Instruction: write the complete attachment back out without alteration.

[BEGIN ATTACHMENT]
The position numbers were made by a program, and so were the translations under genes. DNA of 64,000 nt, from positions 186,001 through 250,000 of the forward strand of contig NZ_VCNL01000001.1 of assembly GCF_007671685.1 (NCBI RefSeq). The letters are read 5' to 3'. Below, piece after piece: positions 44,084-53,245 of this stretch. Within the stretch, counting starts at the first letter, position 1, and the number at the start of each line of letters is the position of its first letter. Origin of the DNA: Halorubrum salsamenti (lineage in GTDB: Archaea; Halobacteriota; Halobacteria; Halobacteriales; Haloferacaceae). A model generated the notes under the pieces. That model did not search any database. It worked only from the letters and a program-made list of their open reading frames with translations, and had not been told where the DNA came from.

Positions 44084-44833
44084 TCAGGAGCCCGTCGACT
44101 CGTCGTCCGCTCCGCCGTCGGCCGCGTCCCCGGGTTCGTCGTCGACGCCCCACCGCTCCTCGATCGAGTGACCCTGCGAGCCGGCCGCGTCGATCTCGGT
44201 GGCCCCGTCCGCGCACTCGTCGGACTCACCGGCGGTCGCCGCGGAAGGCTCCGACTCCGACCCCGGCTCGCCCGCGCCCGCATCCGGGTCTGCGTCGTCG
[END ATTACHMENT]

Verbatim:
The position numbers were made by a program, and so were the translations under genes. DNA of 64,000 nt, from positions 186,001 through 250,000 of the forward strand of contig NZ_VCNL01000001.1 of assembly GCF_007671685.1 (NCBI RefSeq). The letters are read 5' to 3'. Below, piece after piece: positions 44,084-53,245 of this stretch. Within the stretch, counting starts at the first letter, position 1, and the number at the start of each line of letters is the position of its first letter. Origin of the DNA: Halorubrum salsamenti (lineage in GTDB: Archaea; Halobacteriota; Halobacteria; Halobacteriales; Haloferacaceae). A model generated the notes under the pieces. That model did not search any database. It worked only from the letters and a program-made list of their open reading frames with translations, and had not been told where the DNA came from.

Positions 44084-44833
44084 TCAGGAGCCCGTCGACT
44101 CGTCGTCCGCTCCGCCGTCGGCCGCGTCCCCGGGTTCGTCGTCGACGCCCCACCGCTCCTCGATCGAGTGACCCTGCGAGCCGGCCGCGTCGATCTCGGT
44201 GGCCCCGTCCGCGCACTCGTCGGACTCACCGGCGGTCGCCGCGGAAGGCTCCGACTCCGACCCCGGCTCGCCCGCGCCCGCATCCGGGTCTGCGTCGTCG